Artist in Residence Programme
The Creative New Zealand/Macmillan Brown Pacific Artist in Residence Programme has been offered on an annual basis since 1996. Artists have an opportunity to develop new directions in their artistic practice. The programme also supports and promotes the development of Indigenous Pacific art in New Zealand.
Expressions of interest sought
Application deadline 30 March 2023
Creative New Zealand / University of Canterbury Macmillan Brown Centre for Pacific Studies Artist in Residence
We invite expressions of interest from Pacific artists for a three-month artist in residence position at the University of Canterbury’s Macmillan Brown Centre for Pacific Studies, funded by Creative New Zealand. The applicants will have some expertise and experience in any one of the following areas: fine art, carving, tattooing, music, weaving, pottery, dancing, graphic design, poetry, creative writing, digital art, new media art and other forms of creative expression. The residency aims to promote Pacific artistic innovation to the university community, nationally, regionally and internationally. We are particularly interested to see proposals that engage creatively with ideas relating to environmental protection, climate crisis response and community sustainability. We see this as an opportunity to support practices that contribute to the wellbeing of our communities and planet.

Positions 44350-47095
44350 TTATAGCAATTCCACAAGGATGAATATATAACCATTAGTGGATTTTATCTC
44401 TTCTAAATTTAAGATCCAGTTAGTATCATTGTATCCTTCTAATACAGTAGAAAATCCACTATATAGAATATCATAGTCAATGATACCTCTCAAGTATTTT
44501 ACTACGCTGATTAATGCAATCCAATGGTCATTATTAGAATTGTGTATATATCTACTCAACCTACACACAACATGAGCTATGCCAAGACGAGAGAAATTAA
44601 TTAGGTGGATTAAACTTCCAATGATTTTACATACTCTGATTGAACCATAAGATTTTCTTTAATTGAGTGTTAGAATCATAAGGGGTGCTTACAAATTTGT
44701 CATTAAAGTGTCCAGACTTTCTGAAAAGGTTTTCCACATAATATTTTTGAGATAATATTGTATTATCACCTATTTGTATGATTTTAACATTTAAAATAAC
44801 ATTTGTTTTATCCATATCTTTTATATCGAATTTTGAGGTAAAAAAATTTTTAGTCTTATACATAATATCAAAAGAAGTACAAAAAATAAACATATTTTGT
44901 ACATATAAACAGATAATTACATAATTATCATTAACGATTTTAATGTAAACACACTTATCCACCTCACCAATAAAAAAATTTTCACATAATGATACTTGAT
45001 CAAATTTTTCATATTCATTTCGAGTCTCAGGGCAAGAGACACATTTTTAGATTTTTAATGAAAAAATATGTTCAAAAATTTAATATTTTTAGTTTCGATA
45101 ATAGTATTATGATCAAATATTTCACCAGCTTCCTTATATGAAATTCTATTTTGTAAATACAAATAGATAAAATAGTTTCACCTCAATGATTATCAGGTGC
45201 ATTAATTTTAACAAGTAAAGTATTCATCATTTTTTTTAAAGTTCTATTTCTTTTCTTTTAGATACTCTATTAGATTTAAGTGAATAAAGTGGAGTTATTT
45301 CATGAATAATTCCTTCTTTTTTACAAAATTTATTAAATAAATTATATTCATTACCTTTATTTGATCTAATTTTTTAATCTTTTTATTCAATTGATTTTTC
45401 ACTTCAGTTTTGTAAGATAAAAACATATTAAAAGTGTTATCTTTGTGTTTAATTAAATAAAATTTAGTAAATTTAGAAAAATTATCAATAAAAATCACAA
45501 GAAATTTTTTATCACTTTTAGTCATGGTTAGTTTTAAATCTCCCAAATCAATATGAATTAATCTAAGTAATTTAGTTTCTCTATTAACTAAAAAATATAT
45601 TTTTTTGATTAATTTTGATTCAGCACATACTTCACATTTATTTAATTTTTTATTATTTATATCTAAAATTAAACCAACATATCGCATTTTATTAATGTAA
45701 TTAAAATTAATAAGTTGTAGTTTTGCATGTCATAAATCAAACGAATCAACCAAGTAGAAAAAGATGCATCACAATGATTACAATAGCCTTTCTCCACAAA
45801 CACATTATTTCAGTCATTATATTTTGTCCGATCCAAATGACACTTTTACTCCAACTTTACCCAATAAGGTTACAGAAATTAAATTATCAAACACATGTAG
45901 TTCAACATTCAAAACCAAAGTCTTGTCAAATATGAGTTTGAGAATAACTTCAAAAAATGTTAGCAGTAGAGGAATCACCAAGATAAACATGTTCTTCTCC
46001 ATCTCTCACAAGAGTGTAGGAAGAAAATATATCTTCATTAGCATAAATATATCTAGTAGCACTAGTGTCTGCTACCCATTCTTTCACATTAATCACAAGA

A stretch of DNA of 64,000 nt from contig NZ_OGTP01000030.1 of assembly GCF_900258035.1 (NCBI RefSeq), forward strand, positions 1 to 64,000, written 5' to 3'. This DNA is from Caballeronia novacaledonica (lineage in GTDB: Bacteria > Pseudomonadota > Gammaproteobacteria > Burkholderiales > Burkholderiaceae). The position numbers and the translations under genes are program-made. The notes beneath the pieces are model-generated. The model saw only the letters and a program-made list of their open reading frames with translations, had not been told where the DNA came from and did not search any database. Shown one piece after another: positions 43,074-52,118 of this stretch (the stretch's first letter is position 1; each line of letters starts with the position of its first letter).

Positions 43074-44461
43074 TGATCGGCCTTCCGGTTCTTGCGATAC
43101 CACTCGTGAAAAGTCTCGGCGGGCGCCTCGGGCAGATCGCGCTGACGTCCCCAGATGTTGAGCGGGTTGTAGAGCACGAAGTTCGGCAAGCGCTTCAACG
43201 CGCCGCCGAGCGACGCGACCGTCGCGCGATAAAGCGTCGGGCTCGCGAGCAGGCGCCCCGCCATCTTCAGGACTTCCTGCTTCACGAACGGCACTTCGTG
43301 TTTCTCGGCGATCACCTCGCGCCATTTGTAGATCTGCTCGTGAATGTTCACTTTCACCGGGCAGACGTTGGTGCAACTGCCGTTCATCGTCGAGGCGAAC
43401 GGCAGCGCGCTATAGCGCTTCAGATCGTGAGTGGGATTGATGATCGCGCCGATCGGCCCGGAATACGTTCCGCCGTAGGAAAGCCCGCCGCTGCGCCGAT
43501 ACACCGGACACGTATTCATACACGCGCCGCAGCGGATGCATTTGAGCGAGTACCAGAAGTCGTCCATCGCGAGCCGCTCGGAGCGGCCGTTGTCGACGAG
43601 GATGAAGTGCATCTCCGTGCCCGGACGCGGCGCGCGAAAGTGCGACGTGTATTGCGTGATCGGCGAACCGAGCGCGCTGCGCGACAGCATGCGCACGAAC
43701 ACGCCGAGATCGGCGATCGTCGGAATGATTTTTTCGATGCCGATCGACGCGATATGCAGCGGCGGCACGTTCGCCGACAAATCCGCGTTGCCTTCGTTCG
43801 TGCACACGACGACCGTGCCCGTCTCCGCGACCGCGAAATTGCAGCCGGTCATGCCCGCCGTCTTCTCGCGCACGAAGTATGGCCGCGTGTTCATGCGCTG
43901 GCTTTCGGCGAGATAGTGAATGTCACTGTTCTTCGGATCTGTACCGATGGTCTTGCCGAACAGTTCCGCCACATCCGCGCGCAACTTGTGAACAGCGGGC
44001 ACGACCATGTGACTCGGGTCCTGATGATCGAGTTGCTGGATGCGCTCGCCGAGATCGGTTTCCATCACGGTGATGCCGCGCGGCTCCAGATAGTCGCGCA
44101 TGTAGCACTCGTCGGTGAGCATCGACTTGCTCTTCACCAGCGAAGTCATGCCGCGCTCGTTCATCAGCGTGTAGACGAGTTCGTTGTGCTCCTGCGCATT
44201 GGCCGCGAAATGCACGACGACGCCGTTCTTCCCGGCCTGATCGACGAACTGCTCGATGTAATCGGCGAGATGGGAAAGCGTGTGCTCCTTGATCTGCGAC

The residency is valued at $25,000 and this is to be used for accommodation, travel, daily expenses, and other activity costs. The artist will be required to present the work produced by way of exhibition, performance or seminar presentations during or at the end of the residency. This is a fully-funded exhibition that will include an artist fee and production costs. We will also be looking for artists who are willing to engage and share their work with interested students and staff when available. Participation in university and Pacific community outreach events is also encouraged should such opportunity arises. The artist is required to spend most of the residency period at the University of Canterbury.
Applicants must send in:
- a copy of updated CV, clearly stating areas of artistic experience and expertise;
- a one-page project proposal explaining what you want to do including the key ideas/themes of your project; rationale (why you are doing it); output (what you hope to produce); and potential impact (some benefits to the community)
Both of the above must be in a single PDF document. The short-listed applicants may be asked to submit further information if required. The residency is expected to take place between the months of May to October 2023 and the actual start date could be negotiated. Applications should send as a single PDF attachment to Dr Christina Laalaai Tausa (email@example.com) no later than 5pm (NZ time) on 30 March 2023.
For more information: https://www.canterbury.ac.nz/mbc/artists-in-residence/.
Luisa Keteiyau Tora is an interdisciplinary artist, curator, and writer with 10+ years’ experience focusing on indigenous, queer, and feminist themes. She has a community service record developed in human rights advocacy in Fiji and the Pacific folded into her creative practice.